With arguably the best player in baseball on their team (Mike Trout), the Los Angeles Angels have been a below average team. They have only made one postseason appearance in the Mike Trout era. ONE. The result? A 3-0 series sweep at the hands of the Kansas City Royals, who did end up making the World Series that year. Trout is an MVP candidate every year, but has had a lackluster supporting cast for most of his career. LAA has been too afraid to go all-in, and instead, settle for below average moves that result in mediocre seasons. Here’s what LAA has done this off-season, and why it shows the Angels aren’t doing enough.
Fowler Acquired in Salary Dump
Dexter Fowler is still a serviceable outfielder. At 34-years old, Fowler is still capable of solid defense, and above average offense (career .259 hitter). Additionally, the Angels will only be on hook for $1.75 million of his salary as St. Louis will be paying the rest. Furthermore, Fowler is in the final year of his five-year contract that he signed with the Cardinals. This move reunites him with former manager Joe Maddon as the two spent time together in Chicago. The new outfield for the Angels will be Trout, Fowler, and Justin Upton.
Halos Bolster Pitching with Iglesias, Quintana, and Cobb
It’s no secret that the Angels need to significantly improve their pitching. Dylan Bundy was their only reliable starter last season. LAA took strides when they signed ex-Cub Jose Quintana to a one-year deal worth $8 million. Quintana was once a very effective pitcher, and should he remain healthy, this will be a low-risk, high-reward signing.
Quintana is 31 years old and similar to Fowler, will be reunited with Manager Joe Maddon. Quintana has been the definition of consistent, averaging around 32 starts from 2013-2019. Moreover, he’s posted a 3.72 ERA during that stretch. He should slide into the 2nd or 3rd rotation spot.
Perhaps one of my favorite moves for the Halos was acquiring ex-Reds closer Raisel Iglesias for RHP Noe Ramirez and a PTBNL. Iglesias will slide into the closers role for the Angels which was a key weakness last season. LAA had 14 blown saves a season ago (most in the MLB). At 30 years old, Iglesias still has plenty left in the tank, boasting a career 3.15 ERA.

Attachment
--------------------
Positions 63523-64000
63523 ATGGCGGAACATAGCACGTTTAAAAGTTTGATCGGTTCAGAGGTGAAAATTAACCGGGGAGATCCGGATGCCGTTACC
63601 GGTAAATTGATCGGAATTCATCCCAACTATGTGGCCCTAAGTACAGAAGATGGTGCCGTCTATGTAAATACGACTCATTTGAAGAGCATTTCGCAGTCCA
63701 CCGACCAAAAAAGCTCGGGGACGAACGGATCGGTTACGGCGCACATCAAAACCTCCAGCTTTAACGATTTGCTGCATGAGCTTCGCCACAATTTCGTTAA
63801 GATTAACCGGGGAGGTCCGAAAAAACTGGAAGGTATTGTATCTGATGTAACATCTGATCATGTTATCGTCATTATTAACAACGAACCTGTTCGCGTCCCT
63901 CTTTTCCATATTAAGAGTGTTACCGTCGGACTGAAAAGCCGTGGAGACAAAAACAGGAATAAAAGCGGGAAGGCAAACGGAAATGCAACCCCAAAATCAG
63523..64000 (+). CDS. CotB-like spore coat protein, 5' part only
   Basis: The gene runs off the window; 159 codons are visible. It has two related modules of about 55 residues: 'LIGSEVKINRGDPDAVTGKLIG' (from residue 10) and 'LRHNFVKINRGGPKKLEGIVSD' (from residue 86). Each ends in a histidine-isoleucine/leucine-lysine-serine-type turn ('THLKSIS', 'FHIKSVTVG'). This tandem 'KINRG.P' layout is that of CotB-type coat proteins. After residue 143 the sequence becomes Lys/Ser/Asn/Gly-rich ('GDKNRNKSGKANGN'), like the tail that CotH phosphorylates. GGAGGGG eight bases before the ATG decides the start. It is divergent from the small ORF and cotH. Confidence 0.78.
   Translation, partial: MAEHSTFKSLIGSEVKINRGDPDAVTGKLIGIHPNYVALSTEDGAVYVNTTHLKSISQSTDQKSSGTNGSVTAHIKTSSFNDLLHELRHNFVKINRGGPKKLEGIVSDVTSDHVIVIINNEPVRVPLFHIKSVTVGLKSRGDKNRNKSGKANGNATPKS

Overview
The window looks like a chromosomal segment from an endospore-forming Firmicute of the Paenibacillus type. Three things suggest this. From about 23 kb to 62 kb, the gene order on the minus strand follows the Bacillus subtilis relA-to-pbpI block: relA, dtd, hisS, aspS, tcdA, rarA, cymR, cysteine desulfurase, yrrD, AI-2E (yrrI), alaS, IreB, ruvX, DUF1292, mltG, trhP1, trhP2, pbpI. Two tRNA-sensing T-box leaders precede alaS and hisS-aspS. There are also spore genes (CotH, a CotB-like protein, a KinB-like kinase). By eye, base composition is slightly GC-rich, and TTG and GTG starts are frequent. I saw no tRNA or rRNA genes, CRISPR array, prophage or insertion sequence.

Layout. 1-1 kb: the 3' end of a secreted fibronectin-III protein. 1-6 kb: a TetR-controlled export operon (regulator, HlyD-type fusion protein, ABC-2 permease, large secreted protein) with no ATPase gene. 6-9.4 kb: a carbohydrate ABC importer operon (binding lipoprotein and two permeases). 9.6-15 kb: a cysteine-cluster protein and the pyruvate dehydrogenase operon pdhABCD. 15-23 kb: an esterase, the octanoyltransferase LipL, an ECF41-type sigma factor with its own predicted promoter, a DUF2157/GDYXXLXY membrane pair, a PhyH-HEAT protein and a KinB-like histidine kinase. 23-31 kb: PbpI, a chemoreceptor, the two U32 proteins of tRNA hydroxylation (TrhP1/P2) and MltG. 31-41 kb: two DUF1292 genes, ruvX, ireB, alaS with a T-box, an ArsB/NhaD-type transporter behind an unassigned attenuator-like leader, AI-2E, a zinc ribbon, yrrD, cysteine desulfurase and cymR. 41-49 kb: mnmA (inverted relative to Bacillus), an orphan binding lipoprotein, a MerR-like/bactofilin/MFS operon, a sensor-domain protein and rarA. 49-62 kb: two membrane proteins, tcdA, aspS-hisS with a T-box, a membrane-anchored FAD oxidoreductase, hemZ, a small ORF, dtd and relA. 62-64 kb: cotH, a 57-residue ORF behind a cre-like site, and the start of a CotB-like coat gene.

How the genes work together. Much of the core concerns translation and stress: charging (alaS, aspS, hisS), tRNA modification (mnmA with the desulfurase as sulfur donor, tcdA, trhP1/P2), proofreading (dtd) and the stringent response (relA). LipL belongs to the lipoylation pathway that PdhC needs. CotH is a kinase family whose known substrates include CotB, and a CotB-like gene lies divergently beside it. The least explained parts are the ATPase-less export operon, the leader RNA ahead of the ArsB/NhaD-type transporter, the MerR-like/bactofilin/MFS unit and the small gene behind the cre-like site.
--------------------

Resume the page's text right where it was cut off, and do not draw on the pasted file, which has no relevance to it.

The most recent acquisition was acquiring SP Alex Cobb from the Baltimore Orioles for 2B/OF Jahmai Jones. Cobb never lived up to expectations with the O’s, recording a dismal 5.10 ERA in three seasons. Like many other new players, Cobb will link up with Joe Maddon once again as the two spent time together in Tampa Bay. Hopefully a change of scenery can turn Cobb’s career around.
Other Minor Moves
LAA signed C Kurt Suzuki, RPs Alex Claudio and Junior Guerra, and SS Jose Iglesias to one-year deals/minor league contacts. Obviously none of these moves are going to put LAA over the top. These signings are purely for depth, filling in remaining roster spots, and hopefully, getting decent production when resting starters/coming out of the pen.
Takeaways from the Angels Off-Season
Overall, this was a below average off-season for LAA. Yes, they addressed the pitching. But, how much did they really improve? Quintana and Cobb are better than the majority of the Halos 2020 starting rotation. However, both have experienced injuries and down seasons. It’s also worth noting, aside from Raisel Iglesias, the rest of the Halos bullpen is out of sorts. There needs to be more action taken on the pitching side. Options were available in the market with guys like Trevor Bauer (decision down to Mets and Dodgers), Jon Lester (one-year deal with Nationals), Alex Colome (one-year deal with Twins), or Chris Archer (one-year deal with Rays) would’ve been smarter and still affordable.
The Halos offense has been decent, mostly due to Trout. Acquiring Fowler shores up the outfield, and Iglesias should see a lot of time at SS. Losing Andrelton Simmons was a tough blow.
The Angels made moves when the hot stove started to heat up, but these moves won’t translate to a serious contender status. Maybe not even a contender status. It’s a shame that Trout’s prime is going to waste. The Halos had the opportunity to do more, but they blew it.